Workers’ Comp Study Looks at California’s Reforms

When California Senate Bill 863 took effect Jan. 1, 2013, it created several fee schedule changes in the California workers’ compensation system.

The Workers Compensation Research Institute has released a study looking at the possible effect of these changes on prices and payments in California relative to other states, as well as their potential impact on behavior and access to care.

The study, “Estimating the Effect of California’s Fee Schedule Changes: Lessons from WCRI Studies,” focuses on the transition to a resource-based-relative-value-scale fee schedule for professional services and the decrease in fee schedule rates for ambulatory surgery center services.

Workers Compensation Research Institute logoFindings from the study include:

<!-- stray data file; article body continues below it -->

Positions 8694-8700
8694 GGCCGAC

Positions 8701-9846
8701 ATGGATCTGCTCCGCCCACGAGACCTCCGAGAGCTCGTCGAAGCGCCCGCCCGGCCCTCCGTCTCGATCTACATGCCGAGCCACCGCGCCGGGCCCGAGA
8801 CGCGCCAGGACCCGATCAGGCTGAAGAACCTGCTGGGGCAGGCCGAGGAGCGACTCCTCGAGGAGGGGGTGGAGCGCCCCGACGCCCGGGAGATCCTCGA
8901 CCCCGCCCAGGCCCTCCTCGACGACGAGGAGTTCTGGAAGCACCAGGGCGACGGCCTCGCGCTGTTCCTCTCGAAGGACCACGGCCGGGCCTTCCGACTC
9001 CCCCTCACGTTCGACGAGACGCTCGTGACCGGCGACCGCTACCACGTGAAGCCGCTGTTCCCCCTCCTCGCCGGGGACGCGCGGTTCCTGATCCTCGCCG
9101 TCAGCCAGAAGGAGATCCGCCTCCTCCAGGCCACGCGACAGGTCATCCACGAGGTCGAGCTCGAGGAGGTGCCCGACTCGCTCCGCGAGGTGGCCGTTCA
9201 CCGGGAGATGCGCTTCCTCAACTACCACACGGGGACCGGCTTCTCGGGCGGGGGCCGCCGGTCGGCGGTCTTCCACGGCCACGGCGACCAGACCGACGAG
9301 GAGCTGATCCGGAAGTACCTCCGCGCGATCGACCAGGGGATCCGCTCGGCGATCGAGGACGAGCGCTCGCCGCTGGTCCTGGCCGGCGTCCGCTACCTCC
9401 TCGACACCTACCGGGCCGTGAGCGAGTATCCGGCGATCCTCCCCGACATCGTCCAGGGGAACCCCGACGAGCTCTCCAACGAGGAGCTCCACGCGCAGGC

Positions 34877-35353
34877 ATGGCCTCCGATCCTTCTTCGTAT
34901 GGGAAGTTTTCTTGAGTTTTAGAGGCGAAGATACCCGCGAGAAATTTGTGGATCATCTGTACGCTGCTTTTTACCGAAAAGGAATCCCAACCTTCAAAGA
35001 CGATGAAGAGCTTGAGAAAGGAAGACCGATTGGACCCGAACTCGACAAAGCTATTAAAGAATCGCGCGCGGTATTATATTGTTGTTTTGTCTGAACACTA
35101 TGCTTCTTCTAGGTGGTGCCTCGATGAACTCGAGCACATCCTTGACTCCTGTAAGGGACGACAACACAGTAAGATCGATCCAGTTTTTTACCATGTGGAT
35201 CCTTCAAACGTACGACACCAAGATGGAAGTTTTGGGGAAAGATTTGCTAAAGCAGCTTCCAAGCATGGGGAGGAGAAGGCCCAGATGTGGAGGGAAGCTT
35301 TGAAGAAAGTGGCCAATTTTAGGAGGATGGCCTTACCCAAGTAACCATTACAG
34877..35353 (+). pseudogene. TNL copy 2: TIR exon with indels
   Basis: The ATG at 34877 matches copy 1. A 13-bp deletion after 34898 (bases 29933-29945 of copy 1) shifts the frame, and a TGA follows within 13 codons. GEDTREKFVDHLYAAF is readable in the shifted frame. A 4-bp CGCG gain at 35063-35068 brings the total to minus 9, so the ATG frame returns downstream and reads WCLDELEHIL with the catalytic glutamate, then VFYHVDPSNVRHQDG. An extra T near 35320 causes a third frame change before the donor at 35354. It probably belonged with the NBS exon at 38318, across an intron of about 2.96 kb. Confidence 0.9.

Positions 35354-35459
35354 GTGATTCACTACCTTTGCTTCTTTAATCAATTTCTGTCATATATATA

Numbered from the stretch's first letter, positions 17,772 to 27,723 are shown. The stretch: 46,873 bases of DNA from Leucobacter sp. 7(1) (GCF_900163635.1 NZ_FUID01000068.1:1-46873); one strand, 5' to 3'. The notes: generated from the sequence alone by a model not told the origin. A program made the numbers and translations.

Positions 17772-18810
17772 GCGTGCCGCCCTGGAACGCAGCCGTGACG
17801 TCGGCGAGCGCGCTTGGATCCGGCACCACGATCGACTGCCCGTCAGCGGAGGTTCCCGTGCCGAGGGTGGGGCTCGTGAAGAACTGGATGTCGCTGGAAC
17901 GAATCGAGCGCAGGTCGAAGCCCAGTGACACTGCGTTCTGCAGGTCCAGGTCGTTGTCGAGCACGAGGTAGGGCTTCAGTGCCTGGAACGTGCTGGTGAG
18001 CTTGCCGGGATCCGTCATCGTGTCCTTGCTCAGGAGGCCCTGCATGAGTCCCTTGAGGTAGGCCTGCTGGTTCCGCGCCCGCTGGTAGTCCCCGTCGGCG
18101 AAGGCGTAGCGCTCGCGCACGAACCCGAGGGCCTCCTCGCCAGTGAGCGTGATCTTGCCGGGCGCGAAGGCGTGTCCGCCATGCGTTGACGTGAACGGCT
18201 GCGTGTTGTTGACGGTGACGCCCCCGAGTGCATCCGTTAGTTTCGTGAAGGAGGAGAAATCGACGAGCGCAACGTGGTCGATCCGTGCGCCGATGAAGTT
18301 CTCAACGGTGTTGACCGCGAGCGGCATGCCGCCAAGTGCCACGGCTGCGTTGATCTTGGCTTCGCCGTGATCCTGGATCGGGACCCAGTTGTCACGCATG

“Although it’s still too early to see the full impact of SB 863, lessons can be derived from other WCRI studies to help us predict what could happen,” Ramona Tanabe, WCRI deputy director and counsel, said in a statement.

California Department of Industrial Relations Director Christine Baker offered thoughts on how fee schedules are playing out following the reforms.

“The fee schedules that are tied to Medicare offer the opportunity to have updated schedules with updated DRGs for payment. They provide consistent, predictable fees for payment,” Baker said. “Because the reforms went to RBRVS for physicians, the incentives have now shifted to the treating physician who can facilitate return to work and direct to the appropriate specialist if needed.”

WCRI is an independent, not-for-profit research organization based in Cambridge, Mass.